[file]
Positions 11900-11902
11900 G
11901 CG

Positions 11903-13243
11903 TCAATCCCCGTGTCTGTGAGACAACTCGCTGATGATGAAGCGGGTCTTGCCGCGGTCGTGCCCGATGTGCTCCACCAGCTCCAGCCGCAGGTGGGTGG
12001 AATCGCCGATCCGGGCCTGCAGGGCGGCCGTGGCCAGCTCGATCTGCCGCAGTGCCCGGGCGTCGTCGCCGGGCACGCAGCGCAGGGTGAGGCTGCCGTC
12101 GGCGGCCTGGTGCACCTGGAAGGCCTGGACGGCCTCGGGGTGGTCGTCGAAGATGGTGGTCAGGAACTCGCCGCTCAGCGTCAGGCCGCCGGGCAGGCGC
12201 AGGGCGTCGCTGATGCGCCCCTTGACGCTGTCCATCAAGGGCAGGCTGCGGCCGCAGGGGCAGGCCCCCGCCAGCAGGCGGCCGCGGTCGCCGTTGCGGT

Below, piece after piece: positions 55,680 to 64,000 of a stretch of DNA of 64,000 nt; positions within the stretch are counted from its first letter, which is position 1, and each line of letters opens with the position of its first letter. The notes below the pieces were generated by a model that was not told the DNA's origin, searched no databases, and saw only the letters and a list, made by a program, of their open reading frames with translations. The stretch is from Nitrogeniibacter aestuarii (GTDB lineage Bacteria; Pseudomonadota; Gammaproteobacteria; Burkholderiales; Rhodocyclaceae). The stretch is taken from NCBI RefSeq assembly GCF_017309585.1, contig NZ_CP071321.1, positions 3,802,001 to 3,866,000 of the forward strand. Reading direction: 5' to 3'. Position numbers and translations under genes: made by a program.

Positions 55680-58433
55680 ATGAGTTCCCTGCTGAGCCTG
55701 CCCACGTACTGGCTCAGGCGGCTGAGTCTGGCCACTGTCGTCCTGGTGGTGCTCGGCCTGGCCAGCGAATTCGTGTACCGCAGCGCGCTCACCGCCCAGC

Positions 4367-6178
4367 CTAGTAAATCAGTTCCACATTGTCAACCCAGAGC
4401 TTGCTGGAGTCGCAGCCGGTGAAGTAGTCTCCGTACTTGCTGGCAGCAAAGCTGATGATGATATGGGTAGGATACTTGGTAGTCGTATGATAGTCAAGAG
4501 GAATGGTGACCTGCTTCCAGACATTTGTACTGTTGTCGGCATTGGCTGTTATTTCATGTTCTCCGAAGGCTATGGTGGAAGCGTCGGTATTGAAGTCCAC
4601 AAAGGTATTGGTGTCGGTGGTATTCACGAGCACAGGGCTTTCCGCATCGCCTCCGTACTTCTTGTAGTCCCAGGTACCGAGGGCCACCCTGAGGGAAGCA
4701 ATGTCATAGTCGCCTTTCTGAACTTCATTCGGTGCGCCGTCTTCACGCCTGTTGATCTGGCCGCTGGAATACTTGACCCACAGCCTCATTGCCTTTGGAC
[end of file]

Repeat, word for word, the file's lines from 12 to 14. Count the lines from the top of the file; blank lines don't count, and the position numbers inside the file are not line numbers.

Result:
55701 CCCACGTACTGGCTCAGGCGGCTGAGTCTGGCCACTGTCGTCCTGGTGGTGCTCGGCCTGGCCAGCGAATTCGTGTACCGCAGCGCGCTCACCGCCCAGC

Positions 4367-6178
4367 CTAGTAAATCAGTTCCACATTGTCAACCCAGAGC